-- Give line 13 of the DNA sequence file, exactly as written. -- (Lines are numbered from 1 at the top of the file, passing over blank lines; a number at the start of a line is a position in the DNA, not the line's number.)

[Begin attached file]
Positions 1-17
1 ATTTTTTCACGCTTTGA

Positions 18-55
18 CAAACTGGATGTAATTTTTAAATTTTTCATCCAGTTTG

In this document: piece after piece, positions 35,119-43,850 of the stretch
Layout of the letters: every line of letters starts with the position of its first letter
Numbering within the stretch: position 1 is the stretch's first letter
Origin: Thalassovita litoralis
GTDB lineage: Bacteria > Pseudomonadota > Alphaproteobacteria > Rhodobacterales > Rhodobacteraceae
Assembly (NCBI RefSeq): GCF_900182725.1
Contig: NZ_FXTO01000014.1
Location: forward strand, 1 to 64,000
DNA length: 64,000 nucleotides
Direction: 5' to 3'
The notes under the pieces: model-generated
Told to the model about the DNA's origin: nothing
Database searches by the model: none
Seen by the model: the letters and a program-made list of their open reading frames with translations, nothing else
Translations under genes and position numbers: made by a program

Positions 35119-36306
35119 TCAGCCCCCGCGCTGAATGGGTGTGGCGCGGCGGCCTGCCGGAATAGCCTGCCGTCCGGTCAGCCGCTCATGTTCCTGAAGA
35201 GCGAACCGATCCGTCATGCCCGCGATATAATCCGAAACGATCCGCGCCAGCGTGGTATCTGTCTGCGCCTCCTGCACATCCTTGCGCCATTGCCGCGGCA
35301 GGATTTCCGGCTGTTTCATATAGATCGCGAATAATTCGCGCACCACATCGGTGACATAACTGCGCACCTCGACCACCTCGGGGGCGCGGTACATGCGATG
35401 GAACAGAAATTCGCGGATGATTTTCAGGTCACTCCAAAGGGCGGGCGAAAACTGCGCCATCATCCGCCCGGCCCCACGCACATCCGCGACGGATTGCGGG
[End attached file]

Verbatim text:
DNA length: 64,000 nucleotides